How do psychiatric labels shape our perceptions of others - and ourselves? Are there better ways to understand emotional distress? Does the "peer movement" offer real alternatives -- or present new problems? Sera Davidow, psychiatric survivor, director of the peer-run Western Mass Recovery Learning Community (RLC), and co-producer of the new film "Beyond the Medical Model," discusses the politics of language and innovative programs to truly help people in distress.
Is trauma also a source of creative inspiration? Can sexual passion be a force for healing? And do we have to live in either/or boxes - or is there somewhere else? Artist and activist Jacks McNamara, co-founder of the Icarus Project radical support community, discusses their recently-published anthology Inbetweenland, including poetry about being genderqueer person, surviving with a broken heart, and how to travel the path from madness to the wounded healer. http://www.ashley-mcnamara.net, http://www.theicarusproject.net, http://www.crookedbeauty.com
Is a champion athlete more powerful than madness and psychiatric medications? When Meaghan Buisson said she wanted to break the world record for inline skating, her psychiatrist diagnosed her as psychotic.Two years later, she won the title -- only to face the even greater challenge of self-harm, starvation, and psych meds withdrawal. Buisson now directs BodyWhys Canada, supporting youth with peer education. http://www.bodywhys.ca/
Is poetry the way to truly understand madness? Do rituals and music -- such as Ireland's tradition of keening -- have the power to heal emotional suffering? Susan McKeown, Grammy award-winning singer/songwriter and folklorist, supported her partner through an extreme state. She began a journey to uncover intergenerational trauma in her family and in the history of her native Ireland, and was inspired to take poems about madness -- by Anne Sexton, Theodore Roethke, James Clarence Mangan, Gwendolyn Brooks, and others -- and set them to music in her album "Singing in the Dark."
Is it possible to navigate the "multiple worlds" that emerge during psychotic experiences? Are voices and altered states also like a shamanic journey, needing guidance to find your way? Anusuya StarBear has heard voices and gone through altered states her whole life. A tragic near-death experience 20 years ago left her with severe and chronic physical pain -- and the calling to be a healer. Today visionary painting and Native American spirituality transform her pain into a creative pathway as a Process Oriented therapist, coach, and energy healer.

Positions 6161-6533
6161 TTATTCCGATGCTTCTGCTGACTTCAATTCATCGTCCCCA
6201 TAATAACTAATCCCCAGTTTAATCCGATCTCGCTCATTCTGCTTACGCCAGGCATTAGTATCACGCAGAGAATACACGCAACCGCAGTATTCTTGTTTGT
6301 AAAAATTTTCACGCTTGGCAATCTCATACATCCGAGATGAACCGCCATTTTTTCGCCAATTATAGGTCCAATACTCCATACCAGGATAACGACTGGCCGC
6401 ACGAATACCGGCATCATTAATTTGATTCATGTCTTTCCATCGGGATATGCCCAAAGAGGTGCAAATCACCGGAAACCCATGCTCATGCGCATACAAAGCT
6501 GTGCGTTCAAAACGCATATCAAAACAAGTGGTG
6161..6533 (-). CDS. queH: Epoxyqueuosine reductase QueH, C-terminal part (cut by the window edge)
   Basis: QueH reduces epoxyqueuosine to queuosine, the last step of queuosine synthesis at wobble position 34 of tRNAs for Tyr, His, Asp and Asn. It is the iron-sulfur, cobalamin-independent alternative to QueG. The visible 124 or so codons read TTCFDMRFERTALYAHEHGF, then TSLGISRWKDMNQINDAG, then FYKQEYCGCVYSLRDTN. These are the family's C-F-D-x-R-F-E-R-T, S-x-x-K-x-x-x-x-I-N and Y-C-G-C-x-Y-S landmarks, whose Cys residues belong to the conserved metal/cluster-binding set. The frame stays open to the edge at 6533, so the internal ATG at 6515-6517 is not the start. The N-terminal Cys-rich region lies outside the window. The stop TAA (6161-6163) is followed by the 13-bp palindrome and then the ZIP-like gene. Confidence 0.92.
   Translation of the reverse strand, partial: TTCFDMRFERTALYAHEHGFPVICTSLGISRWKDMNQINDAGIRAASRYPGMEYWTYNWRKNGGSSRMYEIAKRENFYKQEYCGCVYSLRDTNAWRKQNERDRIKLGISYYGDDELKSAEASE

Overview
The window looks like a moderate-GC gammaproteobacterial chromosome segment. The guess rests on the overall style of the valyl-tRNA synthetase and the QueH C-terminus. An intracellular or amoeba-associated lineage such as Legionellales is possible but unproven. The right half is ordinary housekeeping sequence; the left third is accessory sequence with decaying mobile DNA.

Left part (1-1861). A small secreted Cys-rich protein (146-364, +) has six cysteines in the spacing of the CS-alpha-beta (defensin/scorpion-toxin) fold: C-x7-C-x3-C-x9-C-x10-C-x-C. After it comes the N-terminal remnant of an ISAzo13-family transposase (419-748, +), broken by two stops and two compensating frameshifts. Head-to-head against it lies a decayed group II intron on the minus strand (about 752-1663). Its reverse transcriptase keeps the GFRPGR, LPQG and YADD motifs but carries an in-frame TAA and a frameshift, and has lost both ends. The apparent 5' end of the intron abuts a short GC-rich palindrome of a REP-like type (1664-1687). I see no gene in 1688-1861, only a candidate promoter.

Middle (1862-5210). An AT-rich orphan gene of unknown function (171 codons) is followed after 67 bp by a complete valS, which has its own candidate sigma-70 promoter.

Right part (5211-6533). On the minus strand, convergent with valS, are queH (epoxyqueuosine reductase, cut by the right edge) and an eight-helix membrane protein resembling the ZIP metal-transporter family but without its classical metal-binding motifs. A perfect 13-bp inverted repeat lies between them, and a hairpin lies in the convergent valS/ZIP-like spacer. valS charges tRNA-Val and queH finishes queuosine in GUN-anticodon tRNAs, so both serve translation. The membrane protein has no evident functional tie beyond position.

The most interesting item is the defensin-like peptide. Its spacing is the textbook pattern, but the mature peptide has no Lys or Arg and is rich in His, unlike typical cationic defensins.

What if people struggling with madness could explore their emotions in a supportive sanctuary? Do frightening 'psychotic' experiences have the power to transform and heal? Is breakdown also breakthrough? Michael Cornwall became a therapist after surviving his own crisis -- without medication or psychiatric treatment. For more than 30 years he has worked in the tradition of Carl Jung and R.D. Laing to support people to go through psychotic
states in medication-free community settings, including
John Weir Perry's Diabasis House in the 1970s.
What do you do when medications for your emotional problems become worse than the problems themselves? Laura Delano went to a psychiatrist at age 18, and for the next decade was prescribed nineteen different psychiatric drugs. After devastating physical and emotional effects, she began a journey to become medication free -- and re-discover who she is. What lessons did she learn? Laura blogs regularly about her experiences at Mad in America, works for a mental health agency in Massachusetts, and is an advocate for drug alternatives and safe withdrawal. http://www.madinamerica.com/author/ldelano/ (Link to coming off meds guide: http://willhall.net/comingoffmeds/ )
Childhood sexual abuse is pervasive in our society, leaving lifelong wounds that affect men as well as women. Is it enough to hold perpetrators accountable, or are there deeper causes of abuse? Do police, courts, and child protection services help heal -- or lead to more trauma? And how can body-oriented approaches move beyond the limits of talk therapy? Child sexual abuse survivor Staci Haines, author of Healing Sex: A Mind-Body Approach to Healing Sexual Trauma and co-founder of Generation Five, discusses transformative justice and liberating society from child abuse. http://www.generationfive.org http://www.generativesomatics.org/ http://vimeo.com/3600242 http://bit.ly/MrJeRp
Hearing voices is strongly connected with traumatic experiences, but are voices a brain malfunction or a creative strategy for protection? UK psychologist Eleanor Longden survived a diagnosis of paranoid schizophrenia and went on to be a leading researcher around voice hearing, trauma, and dissociation. She is a pioneer in the movement to understand voices as a normal human experience -- and truly help people by healing trauma. http://ind.pn/3ltxoe http://bit.ly/NjDA77 http://bit.ly/z01Fhn http://www.youtube.com/watch?v=MB869Pk390U
Could a young man's overwhelming visions of Christ and apocalypse be a creative response to life trauma, rather than signs of paranoid schizophrenia? Does madness unfold differently depending on whether it is supported - or feared? Irish activist and punk musician Grainne Humphrys, herself a survivor of an extreme state, discusses the campaign for the release of former partner John Hunt. John has been incarcerated and drugged against his will since 2005, sparking international outcry. http://freejohn-loverevolutionary.blogsp... www.youtube.com/watch?v=FQUKdaRaJNw www.mindfreedomireland.com/ www.youtube.com/watch?v=YVjgRUI-IM0